that coincided with the mill’s dominant role in a new industrial order.”147 By the 1870s, the corner clock tower would become a feature of industrial complexes such as the large Manhattan works of R. Hoe & Company. 148
By the late nineteenth century, the clock was influencing the day-to-day activities of New Yorkers as it never had before.149 Americans were becoming “increasingly attentive to and accountable for living and work- ing in synchronized ways,” according to historian Carlene E. Stephens, and developments like the 1883 creation of time zones with the institution of Standard Time indicated that they were doing so.150 But the inex- pensive watch had yet to arrive, so most Americans depended on a patchwork system of time balls, factory whistles and bells, and timepieces displayed in the windows of jewelry stores to stay on schedule. 151
They also depended on the publicly visible clocks that proliferated after the Civil War on the facades and towers of factories, commercial buildings, banks, railroad stations, courthouses, and schools.152 These clocks, some publicly owned and some private, provided a valued service; the dedication of a new town clock could be cause for celebration with “music and cannon,” and the failure of a clock that the public relied upon could inconvenience people in myriad, unexpected ways.153 More than this, these clocks symbolized “regular- ity, coordination, order, permanence, and reverence for the machine,” according to historian Alexis McCrossen, who says that they were “at the heart of modernity and the modern nation state.” Companies that erected clocks for public use “reassured the public that [they] were regular, dependable, and punctual,” assert- ing their importance within the public sphere;154 they also often used their clocks for direct marketing advantage. In 1880, for example, when the Washington Post installed a new public clock at its headquarters, it crowed on its front page about making its building “useful as well as ornamental,” affording “the Post another opportunity of serving the public.” By the early twentieth century, clock makers marketed their products with the promise that they would attract the public’s attention—that they would be visible “from more than one thousand doors and windows”—and public clocks did become important local landmarks that were closely associated with the companies that owned and maintained them.155 It seems likely that the clock tower of the Estey Piano Factory was intended to brand its company as an important, publicly minded member of its com- munity, while drawing frequent attention to the firm’s name, which was spelled out boldly on the tower and within the clock faces themselves.
The original portion of the Estey Piano Company Factory is an excellent example of the American round-arched style. This style was a domestic interpretation of the German Rundbogenstil, which developed in the 1830s and 1840s, “synthesized classical and medieval architecture—particularly the round-arched elements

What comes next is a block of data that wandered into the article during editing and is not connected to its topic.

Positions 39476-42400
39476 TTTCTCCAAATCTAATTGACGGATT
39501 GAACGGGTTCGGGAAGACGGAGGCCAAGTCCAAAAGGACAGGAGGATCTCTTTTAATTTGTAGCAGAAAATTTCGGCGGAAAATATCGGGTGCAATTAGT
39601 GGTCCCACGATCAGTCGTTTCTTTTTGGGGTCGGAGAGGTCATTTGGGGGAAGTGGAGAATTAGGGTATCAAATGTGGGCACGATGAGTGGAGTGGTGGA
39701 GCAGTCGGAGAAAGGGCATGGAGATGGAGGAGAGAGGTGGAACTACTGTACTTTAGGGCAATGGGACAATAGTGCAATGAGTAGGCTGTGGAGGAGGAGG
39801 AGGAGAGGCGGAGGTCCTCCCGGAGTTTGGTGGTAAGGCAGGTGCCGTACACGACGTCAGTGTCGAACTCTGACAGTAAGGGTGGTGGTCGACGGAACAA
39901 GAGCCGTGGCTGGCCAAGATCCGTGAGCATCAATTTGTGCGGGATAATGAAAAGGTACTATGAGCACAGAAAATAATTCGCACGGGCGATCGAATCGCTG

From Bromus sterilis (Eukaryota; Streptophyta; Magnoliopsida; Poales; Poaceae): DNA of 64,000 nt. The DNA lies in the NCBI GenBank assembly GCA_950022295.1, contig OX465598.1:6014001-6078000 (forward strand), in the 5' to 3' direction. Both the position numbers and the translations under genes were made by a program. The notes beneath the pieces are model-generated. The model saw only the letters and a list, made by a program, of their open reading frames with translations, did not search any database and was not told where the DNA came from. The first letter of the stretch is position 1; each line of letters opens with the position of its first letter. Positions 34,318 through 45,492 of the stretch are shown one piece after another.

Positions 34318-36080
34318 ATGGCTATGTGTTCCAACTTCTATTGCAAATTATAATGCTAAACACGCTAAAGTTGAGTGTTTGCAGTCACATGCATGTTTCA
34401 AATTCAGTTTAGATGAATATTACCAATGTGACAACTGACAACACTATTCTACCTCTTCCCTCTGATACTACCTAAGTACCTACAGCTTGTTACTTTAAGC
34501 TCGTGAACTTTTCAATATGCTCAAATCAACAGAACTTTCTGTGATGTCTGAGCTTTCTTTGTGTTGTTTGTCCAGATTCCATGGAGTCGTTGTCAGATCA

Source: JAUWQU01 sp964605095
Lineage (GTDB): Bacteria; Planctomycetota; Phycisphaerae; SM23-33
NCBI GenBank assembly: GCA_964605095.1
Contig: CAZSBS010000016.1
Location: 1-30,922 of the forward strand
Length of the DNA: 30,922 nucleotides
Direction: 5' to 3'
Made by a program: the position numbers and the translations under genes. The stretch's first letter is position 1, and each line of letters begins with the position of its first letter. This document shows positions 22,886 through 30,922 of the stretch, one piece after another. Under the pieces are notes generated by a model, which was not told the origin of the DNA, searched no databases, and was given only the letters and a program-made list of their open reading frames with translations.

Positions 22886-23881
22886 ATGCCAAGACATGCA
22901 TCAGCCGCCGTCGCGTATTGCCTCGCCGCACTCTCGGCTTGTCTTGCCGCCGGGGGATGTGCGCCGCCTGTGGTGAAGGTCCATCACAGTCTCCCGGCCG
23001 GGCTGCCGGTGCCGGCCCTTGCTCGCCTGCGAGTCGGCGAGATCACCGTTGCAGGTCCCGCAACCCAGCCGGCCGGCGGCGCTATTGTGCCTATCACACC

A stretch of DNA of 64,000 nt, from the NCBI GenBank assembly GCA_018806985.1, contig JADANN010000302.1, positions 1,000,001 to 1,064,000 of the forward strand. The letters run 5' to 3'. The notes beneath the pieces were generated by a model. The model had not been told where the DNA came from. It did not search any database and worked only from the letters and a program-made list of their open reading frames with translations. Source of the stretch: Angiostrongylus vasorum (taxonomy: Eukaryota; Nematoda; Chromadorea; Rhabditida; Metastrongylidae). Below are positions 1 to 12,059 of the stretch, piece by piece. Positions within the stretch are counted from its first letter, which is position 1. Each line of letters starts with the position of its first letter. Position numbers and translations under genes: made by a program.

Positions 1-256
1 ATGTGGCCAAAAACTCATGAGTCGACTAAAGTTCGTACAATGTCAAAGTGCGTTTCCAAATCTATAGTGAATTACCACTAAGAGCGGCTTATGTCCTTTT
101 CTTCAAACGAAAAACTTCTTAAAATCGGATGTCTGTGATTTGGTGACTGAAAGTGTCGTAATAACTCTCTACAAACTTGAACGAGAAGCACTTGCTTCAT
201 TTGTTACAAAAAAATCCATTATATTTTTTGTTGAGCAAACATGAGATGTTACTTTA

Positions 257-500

of those styles—and relied on brick and locally available stone,” according to Bradley.156
Despite its name,
buildings constructed in the American round-arched style, like the Estey Factory, often mixed economical segmental-headed window openings with round-headed ones, permitting the style to “express many of the ideals of the engineering aesthetic.”157 They also utilized corbelling, patterning, and other forms of decorative brickwork, like the round arches of the Estey Factory’s clock tower, to model and bring variety to their fa- cades, and had parapets that varied in height and often featured pediments, bringing additional visual interest.
Additions to the original Estey Piano Factory complemented A.B. Ogden & Sons’ building and, through 1909, continued to draw upon the American round-arched style. John B. Snook & Sons’ 1890 addition ex- pertly harmonized with the 1886 building, featuring brick, terra cotta, patterned brickwork, and stone trim, all of which matched the original; the expanded south façade terminated in an eastern, three-bay projection that echoed, in its fenestration and ornament, the clock tower at the façade’s western end. The two-bay projection that had terminated the south façade of the original factory was doubled to four bays, becoming the central feature of the imposing, 200-foot-long, Bruckner Boulevard façade that remains largely intact today. On the Lincoln Avenue and north facades, the first three stories of the additions dating from 1895 and after feature segmental-headed window openings, corbelled brick below the window sills, and patterned-brick stringcourses that are similar to those of the Ogdens’ building. The two-story, 1919 addition at the northwest corner of the building features large rectangular window openings with concrete lintels, filled with pivoting and fixed, multi-pane metal sashes that are typical of the “daylight factories” that appeared in the United States after the turn of the twentieth century. Daylight factories, which represented an effort, at that time, to bring additional natural light to the work floor, proliferated following the introduction of steel-sash windows by several Ameri- can manufacturers around 1910. While the Lincoln Avenue additions do not complement the original factory as adroitly as the Bruckner Boulevard addition, they are significant in telling of the evolution and growth, over several decades, of an important Bronx firm that was engaged in an industry of local and national significance.